Once that diagnosis touches you, every headline and news article about breast cancer is more immediate and poignant. I was saddened to learn that Martina Navratilova has been diagnosed with breast cancer, and at the same time fascinated at how the news is used to convey different messages.
There is plenty of detail available about her diagnosis, and her very optimistic prognosis. My interest is more in some of the underlying issues which a higher profile diagnosis brings to the surface.
The frankness and openness which Martina has displayed are very welcome, particularly when she talks about missing screening mammograms. She was also very frank in her surprise at her diagnosis, because of her very fit and healthy lifestyle and was quoted saying “I’m this healthy person, I’ve been healthy all my life, and all of a sudden I have cancer. Are you kidding me?”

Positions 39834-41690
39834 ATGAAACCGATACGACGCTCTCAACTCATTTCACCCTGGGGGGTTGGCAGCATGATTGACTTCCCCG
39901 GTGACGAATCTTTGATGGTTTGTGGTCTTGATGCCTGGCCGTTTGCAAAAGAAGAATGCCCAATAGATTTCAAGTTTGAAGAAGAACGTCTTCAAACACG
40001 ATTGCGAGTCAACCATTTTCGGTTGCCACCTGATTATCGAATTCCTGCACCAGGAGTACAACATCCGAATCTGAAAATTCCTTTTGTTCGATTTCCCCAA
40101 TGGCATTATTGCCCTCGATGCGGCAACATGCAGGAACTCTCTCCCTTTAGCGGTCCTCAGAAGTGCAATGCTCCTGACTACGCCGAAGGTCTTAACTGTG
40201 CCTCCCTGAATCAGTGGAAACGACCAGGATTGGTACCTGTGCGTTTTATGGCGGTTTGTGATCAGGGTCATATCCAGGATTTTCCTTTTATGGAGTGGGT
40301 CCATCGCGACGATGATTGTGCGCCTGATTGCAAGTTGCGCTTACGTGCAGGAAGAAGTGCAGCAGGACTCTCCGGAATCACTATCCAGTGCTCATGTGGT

This brings forward a whole discussion about the role we all play in our own cancer, or even more so, what we feel we could and should have done differently. A wealth of information and research is available of how to prevent or decrease our risk factors and reduce our probability of getting cancer. Healthy lifestyle, exercise and diet all clearly play a role in reducing the probability of getting cancer. The difficulty with this is that it increases our feeling of guilt and responsibility of contributing to or causing our own cancer when we are diagnosed. As soon as you get that diagnosis, you seek to understand why and we are too often quick to blame ourselves. Guilt comes easily when we think of things we could have done differently.
I think I am a fairly well informed individual, yet I was unaware of some of the risk factors of breast cancer. And my risk factors were mixed to low. Furthermore, there are probably as many factors out of our control as well as within our control. It is highly unlikely that we would know for sure what has been the cause or main causes of our own illness.
I feel that we have enough to deal with in our diagnosis, in the heavy treatment path and all it includes and in being faced abruptly with our mortality. Of course there are lifestyle changes we can and probably have made, following our diagnosis. But how do we make ourselves feel less guilty and as if we have brought this on ourselves?